On April 2, 1996, Derek Jeter and the number 2 were already synonymous.
It was his first Opening Day, the start of a championship season and eventual dynasty, and he did two things that were spectacular. Rarely does a player get even one such moment.
Dennis Martinez was 41 and in his 21st season as a Major League pitcher. “El Presidente” was making his fifth and final Opening Day start, this one for Cleveland at home. In the top of the third inning, with two on and two out, the right-hander faced the last batter in the Yankees lineup, a confident shortstop who wore No. 2 like he owned it.
On a 2-2 count, Martinez struck Jeter out looking. The rookie returned to the plate to lead off in the fifth and worked the count to 2-0. Then he swung at a fastball up and in, driving it well over the wall in left-center. It prompted a signature “Holy Cow!” from Yankee broadcaster and Hall of Famer Phil Rizzuto, who just happened to have his own Yankee Stadium plaque at the time that read: “the all-time greatest Yankee shortstop.” Watch as Rizzuto makes the call on Jeter’s first Major League home run:
Second, in the field:
In the bottom of the seventh, David Cone was working on a 2-0 shutout and had just given up a two-out double to Sandy Alomar. That brought up Omar Vizquel. He swung at the first pitch and lofted a pop fly out to shallow left-center. Jeter hustled out toward the ball and made a great over-the-shoulder grab to rob Vizquel and end the inning, on the way to a 7-1 Yankee victory. Watch the catch:
Neither Scooter nor anyone could have known that Jeter would go on to claim that mantle as the all-time greatest Yankee shortstop, racking up 3,316 hits and five World Series rings, and now about to give his final Opening Day performance when the Bronx Bombers open the 2014 season on April 1 at Houston. MLB Schedule | Tickets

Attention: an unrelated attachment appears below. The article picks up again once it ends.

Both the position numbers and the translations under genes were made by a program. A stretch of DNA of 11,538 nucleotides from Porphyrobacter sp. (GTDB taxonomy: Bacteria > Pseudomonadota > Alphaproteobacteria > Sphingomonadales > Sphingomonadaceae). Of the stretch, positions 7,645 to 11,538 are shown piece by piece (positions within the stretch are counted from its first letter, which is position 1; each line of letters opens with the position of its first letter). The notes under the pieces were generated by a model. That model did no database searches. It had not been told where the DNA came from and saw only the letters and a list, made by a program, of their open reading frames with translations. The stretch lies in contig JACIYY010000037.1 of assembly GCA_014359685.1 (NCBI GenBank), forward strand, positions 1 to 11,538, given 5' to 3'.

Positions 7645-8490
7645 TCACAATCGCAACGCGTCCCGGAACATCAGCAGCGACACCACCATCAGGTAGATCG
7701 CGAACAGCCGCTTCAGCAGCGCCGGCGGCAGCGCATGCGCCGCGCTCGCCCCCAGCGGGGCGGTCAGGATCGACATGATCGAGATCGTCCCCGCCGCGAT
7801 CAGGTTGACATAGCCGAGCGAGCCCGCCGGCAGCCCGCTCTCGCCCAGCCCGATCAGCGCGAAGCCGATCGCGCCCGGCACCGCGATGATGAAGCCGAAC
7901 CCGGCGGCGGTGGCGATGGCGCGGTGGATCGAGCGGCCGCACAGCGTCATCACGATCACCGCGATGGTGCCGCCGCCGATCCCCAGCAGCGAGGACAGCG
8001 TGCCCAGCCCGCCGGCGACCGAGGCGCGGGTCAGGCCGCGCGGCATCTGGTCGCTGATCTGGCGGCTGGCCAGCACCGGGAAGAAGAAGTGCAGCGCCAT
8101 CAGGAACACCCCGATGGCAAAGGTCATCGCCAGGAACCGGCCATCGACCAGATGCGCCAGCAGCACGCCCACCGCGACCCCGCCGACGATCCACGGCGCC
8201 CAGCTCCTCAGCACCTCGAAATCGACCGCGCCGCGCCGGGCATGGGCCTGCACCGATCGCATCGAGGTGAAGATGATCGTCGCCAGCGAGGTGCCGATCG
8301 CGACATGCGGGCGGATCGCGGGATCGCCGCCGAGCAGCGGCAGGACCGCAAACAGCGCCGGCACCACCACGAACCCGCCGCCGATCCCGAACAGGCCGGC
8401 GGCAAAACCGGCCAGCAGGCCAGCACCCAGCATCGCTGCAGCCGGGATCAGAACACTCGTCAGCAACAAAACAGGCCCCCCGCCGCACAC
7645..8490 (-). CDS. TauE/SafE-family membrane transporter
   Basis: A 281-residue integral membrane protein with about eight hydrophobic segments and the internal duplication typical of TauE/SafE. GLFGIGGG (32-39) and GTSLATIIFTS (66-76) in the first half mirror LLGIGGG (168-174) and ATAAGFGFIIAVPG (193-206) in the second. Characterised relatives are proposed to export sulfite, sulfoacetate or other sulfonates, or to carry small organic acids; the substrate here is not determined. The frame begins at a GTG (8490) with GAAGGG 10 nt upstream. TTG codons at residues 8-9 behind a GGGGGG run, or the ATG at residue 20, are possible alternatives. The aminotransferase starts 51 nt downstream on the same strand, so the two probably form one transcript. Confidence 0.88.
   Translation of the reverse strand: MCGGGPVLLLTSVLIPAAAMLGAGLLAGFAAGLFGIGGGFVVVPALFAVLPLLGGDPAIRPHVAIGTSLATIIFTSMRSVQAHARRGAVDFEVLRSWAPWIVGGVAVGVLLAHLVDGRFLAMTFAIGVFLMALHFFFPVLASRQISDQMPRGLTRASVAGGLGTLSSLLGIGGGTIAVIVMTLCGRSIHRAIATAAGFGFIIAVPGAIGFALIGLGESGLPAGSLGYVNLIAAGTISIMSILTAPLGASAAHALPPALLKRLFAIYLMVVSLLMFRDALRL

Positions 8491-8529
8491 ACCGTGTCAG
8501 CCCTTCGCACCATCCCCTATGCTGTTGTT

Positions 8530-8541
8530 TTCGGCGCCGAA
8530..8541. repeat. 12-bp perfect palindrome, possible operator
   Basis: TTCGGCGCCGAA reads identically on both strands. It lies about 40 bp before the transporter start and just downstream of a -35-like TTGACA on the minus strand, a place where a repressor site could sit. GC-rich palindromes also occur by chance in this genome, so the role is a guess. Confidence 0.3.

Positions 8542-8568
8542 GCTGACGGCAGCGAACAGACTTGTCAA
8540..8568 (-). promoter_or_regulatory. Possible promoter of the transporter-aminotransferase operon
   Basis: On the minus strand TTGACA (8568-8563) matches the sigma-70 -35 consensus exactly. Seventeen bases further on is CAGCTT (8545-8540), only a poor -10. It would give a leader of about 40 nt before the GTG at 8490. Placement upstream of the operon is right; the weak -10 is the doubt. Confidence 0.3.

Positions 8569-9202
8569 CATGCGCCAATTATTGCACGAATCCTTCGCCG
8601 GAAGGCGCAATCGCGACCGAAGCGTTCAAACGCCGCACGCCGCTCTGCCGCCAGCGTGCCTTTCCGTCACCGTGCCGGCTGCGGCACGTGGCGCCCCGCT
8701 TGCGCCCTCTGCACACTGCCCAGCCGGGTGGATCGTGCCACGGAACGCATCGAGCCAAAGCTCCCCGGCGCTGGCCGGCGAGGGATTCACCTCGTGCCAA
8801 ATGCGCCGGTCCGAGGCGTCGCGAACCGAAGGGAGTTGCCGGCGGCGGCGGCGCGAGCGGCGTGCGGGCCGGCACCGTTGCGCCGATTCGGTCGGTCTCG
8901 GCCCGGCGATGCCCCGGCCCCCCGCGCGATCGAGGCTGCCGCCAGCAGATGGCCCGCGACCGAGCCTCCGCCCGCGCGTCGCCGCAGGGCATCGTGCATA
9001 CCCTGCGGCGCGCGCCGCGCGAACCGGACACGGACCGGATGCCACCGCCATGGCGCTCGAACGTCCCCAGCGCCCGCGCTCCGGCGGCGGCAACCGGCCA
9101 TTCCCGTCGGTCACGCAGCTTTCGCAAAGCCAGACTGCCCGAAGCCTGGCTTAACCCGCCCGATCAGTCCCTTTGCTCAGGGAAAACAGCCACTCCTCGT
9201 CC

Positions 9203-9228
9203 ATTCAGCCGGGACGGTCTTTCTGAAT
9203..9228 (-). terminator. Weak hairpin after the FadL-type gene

Yet one question always has been asked through the years: How did Jeter get No. 2 as a rook? What business did a kid from Kalamazoo have wearing a single-digit jersey for baseball’s winningest franchise when almost all of them (except 2 and 6) had been retired? Why, we have often wondered, did Bob Sheppard’s timeless intro at Yankee Stadium go like this: “Now batting for the Yankees, number two, Derek Jeter. Number two.”
In Jeter’s first spring training, 1995, the Yankees’ equipment manager asked Buck Showalter, then Yankee manager, what number he should assign the shortstop. Something in the 60s, perhaps? Showalter replied: “No, give him No. 2. . . . He is going to be special.” So Jeter wore No. 2 in his cup of coffee that September, and then for his meeting with Dennis Martinez. Mike Gallego had been the last Yankee to wear No. 2, from 1992-94. Seventeen players or coaches had worn the number for the Yankees since Mark Koenig wore it back in 1929, when that represented his spot in the batting order on a club that was wearing jersey numbers for the first season, so in reality it was never considered sacred and reserved by any means. But now 6 will be the only single digit available for the Yankees, once Jeter leaves the game and takes his number with him.
Jeter’s other most memorable Opening Day moment was a more dubious one. In 2003 at Toronto, it was Roger Clemens vs. Roy Halladay. Jeter already had doubled and then scored with his first AB of the season. Next time up, he walked, and on a double-play grounder to the pitcher, he dislocated his left shoulder when he collided at third while being tagged out by catcher Ken Huckaby. It meant a rare extended absence for Jeter, but that June he was named Yankee captain by George Steinbrenner, and the rest is history. His Turn 2 Foundation has had a big impacting the community, putting his number to good use.
Now we are two days away from Major League Baseball’s Opening Series in Sydney, Australia, and we’ll make it three Yankees in a row here, with a special nod to Red Schoendienst, Nellie Fox, Charlie Gehringer and Tommy Lasorda. And while we’re at it, let’s tip our cap to another active shortstop: Troy Tulowitzki, poised for perhaps another big year with Colorado.
Who should be No. 1? Maybe we should “flip” for it…